The Hulk is easily the worst edited movie I have ever sat through. At one point Bruce Banner is caught and taken to a military base. To show this plot development you need two scenes; the one where he gets caught and the one that shows a truck driving into the base. That is all you need. What you get is a lengthy scene of helicopters taking Banner across the dessert. Then you have several scenes on the screen at the same time showing the helicopters taking Banner to the base. Then you have several scenes of the helicopters dropping the cage that holds Banner onto a truck. Then you get to watch several different angles of the truck driving onto the base. But wait, he is not there yet. You then have to see his cage being transported down tunnels into the sub levels of the base.
The use of split screen is done to death in this movie. Do we really need to see several different scenes unfold at the same time, when all three are showing the same thing only moments apart? Near the end David Banner is being taken out of his cell. On one screen we have a close up of his eyes. On another screen we see him being lead out of the cell. On another we see the policemen putting cuffs on him. The very next scene is David getting out of a squad car with his hands cuffed. Here is a thought. Eliminate the entire scene of David getting out of his cell. I believe everyone in the audience is smart enough to pick up the fact that if he is handcuffed and getting out of a police car then he was in police custody. Who the hell got paid to edit this?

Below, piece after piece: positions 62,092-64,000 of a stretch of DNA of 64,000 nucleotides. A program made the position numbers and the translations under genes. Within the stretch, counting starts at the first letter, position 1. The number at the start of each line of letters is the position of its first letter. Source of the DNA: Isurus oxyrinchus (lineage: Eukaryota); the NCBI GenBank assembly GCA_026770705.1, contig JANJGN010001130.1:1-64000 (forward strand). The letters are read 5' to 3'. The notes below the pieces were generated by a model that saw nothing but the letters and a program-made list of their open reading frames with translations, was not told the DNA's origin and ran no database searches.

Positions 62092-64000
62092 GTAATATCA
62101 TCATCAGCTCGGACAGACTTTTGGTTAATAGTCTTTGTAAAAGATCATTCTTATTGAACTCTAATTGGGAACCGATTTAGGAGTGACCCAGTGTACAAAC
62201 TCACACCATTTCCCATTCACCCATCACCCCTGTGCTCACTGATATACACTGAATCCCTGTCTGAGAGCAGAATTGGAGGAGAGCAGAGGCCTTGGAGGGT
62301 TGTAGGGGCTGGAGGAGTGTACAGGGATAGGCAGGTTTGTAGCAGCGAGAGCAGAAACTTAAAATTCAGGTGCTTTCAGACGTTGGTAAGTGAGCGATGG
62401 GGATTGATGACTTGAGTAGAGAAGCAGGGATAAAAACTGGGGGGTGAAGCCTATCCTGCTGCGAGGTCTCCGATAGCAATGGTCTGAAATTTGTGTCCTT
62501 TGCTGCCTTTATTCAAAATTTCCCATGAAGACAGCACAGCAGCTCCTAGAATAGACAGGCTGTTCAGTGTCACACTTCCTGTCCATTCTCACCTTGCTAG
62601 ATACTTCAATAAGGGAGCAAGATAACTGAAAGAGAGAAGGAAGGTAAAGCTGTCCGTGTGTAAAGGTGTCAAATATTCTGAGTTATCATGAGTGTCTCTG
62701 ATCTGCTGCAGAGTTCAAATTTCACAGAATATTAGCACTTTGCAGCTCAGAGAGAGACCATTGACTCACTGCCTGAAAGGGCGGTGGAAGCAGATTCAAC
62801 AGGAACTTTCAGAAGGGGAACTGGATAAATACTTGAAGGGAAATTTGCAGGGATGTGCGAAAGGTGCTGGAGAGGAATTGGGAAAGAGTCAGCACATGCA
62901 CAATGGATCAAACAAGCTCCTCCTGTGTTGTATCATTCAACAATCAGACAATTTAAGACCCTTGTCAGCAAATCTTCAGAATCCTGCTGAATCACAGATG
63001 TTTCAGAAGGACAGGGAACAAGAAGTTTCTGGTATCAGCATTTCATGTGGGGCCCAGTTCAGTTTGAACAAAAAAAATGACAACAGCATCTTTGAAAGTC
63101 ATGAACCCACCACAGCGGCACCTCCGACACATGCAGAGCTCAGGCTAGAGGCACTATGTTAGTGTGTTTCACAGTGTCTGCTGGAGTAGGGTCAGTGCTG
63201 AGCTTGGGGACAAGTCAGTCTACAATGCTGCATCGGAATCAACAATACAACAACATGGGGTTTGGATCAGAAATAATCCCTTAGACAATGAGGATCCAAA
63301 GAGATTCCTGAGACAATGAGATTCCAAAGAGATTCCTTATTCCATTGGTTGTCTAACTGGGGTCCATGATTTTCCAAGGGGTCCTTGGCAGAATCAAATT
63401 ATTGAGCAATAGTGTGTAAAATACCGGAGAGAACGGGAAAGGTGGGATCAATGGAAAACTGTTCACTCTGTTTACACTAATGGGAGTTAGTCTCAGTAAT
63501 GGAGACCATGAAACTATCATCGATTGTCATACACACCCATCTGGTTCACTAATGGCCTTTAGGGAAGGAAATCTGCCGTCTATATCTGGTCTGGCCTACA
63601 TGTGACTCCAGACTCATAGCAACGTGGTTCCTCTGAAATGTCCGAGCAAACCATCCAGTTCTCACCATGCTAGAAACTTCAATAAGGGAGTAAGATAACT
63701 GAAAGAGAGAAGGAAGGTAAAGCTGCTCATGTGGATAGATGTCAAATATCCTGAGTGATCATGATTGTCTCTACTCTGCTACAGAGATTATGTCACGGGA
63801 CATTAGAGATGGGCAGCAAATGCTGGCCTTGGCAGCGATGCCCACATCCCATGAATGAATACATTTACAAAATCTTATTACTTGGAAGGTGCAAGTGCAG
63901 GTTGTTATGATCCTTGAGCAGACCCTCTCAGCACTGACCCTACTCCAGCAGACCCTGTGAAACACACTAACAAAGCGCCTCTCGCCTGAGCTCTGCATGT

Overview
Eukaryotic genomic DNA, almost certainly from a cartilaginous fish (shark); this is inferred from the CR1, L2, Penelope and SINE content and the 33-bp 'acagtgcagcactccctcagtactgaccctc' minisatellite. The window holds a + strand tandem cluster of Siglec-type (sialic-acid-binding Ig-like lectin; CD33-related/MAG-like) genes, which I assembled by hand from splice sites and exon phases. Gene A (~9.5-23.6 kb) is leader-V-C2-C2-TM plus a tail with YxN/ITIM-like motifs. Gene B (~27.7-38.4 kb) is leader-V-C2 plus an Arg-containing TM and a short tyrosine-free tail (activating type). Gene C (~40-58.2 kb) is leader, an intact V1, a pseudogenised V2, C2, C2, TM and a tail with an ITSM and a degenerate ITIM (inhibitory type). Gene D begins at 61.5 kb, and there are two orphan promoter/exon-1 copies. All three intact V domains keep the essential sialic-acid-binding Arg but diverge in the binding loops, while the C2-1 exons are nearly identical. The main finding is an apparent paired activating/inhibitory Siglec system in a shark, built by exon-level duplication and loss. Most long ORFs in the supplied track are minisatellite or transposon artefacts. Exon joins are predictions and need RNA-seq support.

The effects were the best thing about this movie. The wow factor is high. The Hulk scenes are easily the best scenes. My favorite is where The Hulk fights the anatomicaly enhanced dogs. It is the first time Betty sees him. It is the most tense moment in the film. Not only is the fight good, but you wonder how will she react?
Like Scott, I like Jennifer Connelly. She was destined to make this movie. One of her first film roles was that of a girlfriend of a superhero, The Rocketeer. Her most famous role is playing opposite an Australian playing an American scientist, A Beautiful Mind. In The Hulk she plays the girlfriend of an Australian actor who is playing an American scientist who is also a superhero.
This movie has some good moments and talent going for it. However, it is too much effort to sit through all the filler to get to the good stuff. A gentleman sitting near me in the theatre kept sighing and rolling his head every time the movie used a spilt screen. An audience should not have to work so hard to enjoy a movie.
Photos © Copyright Universal Studios (2003)